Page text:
Mapping and Quantifying Resource Utilization
It is important to use a structured approach to measure and map resource consumption, waste generation and other impacts on the environment. Construction industry players (construction firms, contractors, manufacturers, consultants etc.) need to start mapping and quantifying their resource utilization e.g. water and energy consumption.
It is Management consultant Peter Drucker who said “If you can’t measure it, you can’t manage it.” And this does indeed apply to construction industry and green building too! For example, how much energy is consumed in producing a cubic meter of concrete or how much water is used in producing (in a factory) a tonne of steel or a tonne of cement? It is on this premise that we can explore how manufacturers and building firms in the industry can explore opportunities for leaner production technologies Green building concepts require organizations to assess their processes, projects, products, and equipment in order to identify and implement strategies to increase efficiencies, prevent pollution, and reduce waste at source and to minimise risks to humans and the environment.
Life Cycle Costing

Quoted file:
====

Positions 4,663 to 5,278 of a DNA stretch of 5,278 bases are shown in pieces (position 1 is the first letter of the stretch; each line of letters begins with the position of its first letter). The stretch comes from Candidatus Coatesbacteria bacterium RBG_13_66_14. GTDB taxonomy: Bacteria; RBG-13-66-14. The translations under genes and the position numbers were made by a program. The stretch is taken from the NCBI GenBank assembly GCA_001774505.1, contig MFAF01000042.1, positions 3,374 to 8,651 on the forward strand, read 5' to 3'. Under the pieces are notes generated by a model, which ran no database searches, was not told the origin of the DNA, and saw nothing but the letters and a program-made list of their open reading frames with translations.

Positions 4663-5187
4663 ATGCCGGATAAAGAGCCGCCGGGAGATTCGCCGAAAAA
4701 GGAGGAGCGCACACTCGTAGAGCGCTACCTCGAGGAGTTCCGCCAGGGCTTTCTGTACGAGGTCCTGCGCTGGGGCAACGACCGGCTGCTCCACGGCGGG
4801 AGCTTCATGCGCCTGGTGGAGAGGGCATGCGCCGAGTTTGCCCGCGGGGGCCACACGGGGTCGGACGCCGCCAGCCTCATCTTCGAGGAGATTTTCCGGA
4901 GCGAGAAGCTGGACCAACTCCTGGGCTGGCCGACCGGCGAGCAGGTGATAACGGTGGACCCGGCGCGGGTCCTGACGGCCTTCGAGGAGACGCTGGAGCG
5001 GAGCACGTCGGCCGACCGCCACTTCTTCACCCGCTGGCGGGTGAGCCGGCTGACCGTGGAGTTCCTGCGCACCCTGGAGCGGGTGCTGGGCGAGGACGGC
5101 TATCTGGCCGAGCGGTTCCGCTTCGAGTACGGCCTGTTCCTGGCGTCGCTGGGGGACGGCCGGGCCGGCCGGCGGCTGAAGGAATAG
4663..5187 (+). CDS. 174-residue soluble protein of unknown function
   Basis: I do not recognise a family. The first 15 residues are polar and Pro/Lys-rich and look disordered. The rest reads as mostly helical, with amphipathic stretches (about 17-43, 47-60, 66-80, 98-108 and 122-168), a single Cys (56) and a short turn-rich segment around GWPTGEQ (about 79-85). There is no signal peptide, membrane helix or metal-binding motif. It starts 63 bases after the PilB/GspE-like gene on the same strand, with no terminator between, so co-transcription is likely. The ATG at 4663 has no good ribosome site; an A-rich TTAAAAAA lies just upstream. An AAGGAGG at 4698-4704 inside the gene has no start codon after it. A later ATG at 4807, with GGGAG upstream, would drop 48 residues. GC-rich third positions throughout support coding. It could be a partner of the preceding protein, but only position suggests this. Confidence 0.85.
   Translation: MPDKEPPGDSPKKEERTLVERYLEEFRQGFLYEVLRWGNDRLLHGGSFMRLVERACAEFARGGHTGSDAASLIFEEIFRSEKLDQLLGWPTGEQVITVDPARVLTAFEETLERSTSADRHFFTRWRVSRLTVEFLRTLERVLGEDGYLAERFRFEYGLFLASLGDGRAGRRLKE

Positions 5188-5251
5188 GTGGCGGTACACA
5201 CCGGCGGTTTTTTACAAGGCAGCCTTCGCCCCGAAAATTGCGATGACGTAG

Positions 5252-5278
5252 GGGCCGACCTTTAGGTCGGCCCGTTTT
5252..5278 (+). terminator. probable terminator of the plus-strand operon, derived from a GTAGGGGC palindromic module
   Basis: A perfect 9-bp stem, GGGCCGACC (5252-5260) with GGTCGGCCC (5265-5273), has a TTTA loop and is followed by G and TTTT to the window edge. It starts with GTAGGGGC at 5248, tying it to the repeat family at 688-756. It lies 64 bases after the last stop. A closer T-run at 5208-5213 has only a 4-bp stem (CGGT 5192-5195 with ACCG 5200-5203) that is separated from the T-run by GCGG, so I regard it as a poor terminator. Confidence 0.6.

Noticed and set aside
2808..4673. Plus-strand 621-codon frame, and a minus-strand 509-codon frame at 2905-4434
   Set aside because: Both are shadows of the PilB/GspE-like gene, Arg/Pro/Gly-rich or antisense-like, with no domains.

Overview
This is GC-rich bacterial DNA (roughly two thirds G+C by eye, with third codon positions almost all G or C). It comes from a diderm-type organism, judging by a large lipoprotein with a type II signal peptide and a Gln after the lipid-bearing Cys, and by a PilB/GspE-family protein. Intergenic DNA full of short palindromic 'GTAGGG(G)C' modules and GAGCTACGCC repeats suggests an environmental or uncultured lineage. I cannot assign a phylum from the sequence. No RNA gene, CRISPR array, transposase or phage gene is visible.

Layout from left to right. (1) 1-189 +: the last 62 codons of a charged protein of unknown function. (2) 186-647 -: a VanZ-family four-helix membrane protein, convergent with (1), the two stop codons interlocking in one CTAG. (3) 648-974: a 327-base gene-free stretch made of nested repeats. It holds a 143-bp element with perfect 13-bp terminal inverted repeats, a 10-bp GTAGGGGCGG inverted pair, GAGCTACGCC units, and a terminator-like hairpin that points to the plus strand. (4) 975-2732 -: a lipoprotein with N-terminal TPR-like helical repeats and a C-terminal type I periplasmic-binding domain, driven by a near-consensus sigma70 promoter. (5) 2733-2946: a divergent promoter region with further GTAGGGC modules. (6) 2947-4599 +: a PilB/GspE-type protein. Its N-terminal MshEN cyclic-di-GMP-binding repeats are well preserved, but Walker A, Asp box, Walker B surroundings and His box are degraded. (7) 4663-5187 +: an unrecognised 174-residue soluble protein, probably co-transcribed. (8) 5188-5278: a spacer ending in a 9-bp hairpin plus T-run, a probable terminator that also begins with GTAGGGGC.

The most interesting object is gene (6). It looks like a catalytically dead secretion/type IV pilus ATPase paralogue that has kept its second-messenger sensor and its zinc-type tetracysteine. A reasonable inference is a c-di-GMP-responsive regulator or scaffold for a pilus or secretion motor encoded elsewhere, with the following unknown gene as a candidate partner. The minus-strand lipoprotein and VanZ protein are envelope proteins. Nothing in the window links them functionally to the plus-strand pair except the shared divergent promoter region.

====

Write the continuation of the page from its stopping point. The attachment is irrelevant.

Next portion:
It is well known truism that construction projects and buildings in particular ought to be delivered within budget, so as to earn healthy returns on investment during their operation and maintenance. Firms in the construction industry, as part of the green building initiative, should also embrace the Life Cycle Costing concept for all infrastructure projects. Life Cycle Costing is a technique used to establish the total cost of ownership of a product or service incurred throughout its whole life. Buildings and many other projects in the construction industry usually have design lives in excess of 50 years! Green building concept requires us to internalise all the environmental costs associated with a project based on life cycle costing rather than only the direct cost of the building or project at the point of acquisition or construction or investment. Life cycle costs include: project costs incurred during construction, operational costs incurred during the operational life of the building that may increase with time. For buildings/ city skyscrapers, these operational costs may include heating, lighting, running elevators, floor and building repairs etc. For public infrastructure like roads, bridges and dams, the maintenance and repair costs tend to be high.